Mortar and Freezing Tempaeratures

shw001January 16, 2007

If I repair lay some bricks with fresh mortar when the temperatures are around 45-50 farenheit, and temperatures drop to below freezing in about 8-10 hours, will the mortar be damaged and not achieve full strength?

(I know you need to give concrete 2-3 days, but the mortar joints are not as thick as, say a four-inch thick piece of concrete).

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Yes and yes. When new mortar gets below about 40 the curing process slows down which adversely affects the final strength of the mortar. When new mortar gets below freezing, the moisture in it expands as it freezes which will cause the mortar to break apart. Also, the sub-freezing temperatures will weaken the bond between the brick and the mortar. There are accelerators on the market which some people will bill as "anitfreezes." Not true, they accelerate the curing process, but won't protect the mortar until it is cured. If you need to lay the bricks in that kind of weather, your only alternative is to figure out a way to keep the brick and mortar above 40 degrees for a few days.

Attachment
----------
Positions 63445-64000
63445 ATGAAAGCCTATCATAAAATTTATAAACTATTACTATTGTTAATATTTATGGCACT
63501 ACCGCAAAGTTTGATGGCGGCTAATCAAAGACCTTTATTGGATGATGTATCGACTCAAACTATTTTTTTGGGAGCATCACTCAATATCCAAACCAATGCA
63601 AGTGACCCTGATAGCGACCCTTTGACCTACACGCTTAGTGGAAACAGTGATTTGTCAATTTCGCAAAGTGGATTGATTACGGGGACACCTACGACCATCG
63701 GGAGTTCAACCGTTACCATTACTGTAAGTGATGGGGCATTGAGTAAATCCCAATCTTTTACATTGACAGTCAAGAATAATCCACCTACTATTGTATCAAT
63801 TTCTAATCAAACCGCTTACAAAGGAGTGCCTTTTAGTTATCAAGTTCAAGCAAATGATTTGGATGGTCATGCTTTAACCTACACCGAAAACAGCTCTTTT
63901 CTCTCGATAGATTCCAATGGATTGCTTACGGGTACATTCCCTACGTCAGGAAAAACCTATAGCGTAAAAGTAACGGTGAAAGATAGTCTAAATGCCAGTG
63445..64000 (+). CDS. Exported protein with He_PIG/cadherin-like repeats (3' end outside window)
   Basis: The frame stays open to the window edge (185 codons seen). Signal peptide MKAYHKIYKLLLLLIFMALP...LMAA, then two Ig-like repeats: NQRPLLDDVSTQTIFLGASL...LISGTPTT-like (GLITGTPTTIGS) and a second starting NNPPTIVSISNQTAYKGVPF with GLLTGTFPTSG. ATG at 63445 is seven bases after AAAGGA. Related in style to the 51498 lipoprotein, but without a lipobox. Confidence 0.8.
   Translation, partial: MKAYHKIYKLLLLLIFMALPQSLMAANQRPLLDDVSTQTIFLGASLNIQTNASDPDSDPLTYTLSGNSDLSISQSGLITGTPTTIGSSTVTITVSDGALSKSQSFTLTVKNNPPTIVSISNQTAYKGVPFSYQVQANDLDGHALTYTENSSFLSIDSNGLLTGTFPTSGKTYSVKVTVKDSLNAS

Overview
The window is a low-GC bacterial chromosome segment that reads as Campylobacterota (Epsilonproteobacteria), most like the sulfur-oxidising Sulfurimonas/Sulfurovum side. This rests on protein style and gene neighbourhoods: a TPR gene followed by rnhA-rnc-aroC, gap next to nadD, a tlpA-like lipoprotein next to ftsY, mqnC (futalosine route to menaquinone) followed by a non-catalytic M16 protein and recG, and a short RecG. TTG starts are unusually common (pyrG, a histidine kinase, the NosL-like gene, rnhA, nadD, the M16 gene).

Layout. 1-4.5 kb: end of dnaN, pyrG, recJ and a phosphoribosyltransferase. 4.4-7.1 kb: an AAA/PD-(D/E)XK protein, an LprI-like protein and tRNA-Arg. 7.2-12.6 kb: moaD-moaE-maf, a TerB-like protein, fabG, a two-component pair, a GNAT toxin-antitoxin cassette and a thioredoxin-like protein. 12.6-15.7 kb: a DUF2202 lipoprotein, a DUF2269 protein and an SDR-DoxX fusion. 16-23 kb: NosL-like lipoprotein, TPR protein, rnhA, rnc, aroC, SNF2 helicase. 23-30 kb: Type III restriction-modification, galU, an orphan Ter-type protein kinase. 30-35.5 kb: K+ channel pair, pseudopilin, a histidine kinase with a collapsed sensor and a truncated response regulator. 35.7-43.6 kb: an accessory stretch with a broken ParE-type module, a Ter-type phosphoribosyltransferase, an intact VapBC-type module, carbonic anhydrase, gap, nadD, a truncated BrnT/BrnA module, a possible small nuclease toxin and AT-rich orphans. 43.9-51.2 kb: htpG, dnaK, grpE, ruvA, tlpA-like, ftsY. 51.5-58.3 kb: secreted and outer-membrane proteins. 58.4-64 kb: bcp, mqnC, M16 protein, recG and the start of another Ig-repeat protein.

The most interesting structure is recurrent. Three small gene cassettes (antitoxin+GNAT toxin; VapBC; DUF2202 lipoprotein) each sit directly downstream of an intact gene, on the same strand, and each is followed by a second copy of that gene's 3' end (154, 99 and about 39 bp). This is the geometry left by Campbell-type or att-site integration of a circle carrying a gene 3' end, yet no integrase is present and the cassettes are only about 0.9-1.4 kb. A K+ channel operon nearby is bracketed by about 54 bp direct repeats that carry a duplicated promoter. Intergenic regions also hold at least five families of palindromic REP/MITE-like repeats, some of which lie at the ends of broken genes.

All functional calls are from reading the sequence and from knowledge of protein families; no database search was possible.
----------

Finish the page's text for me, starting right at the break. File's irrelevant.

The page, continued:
Bookmark   January 16, 2007 at 8:00PM
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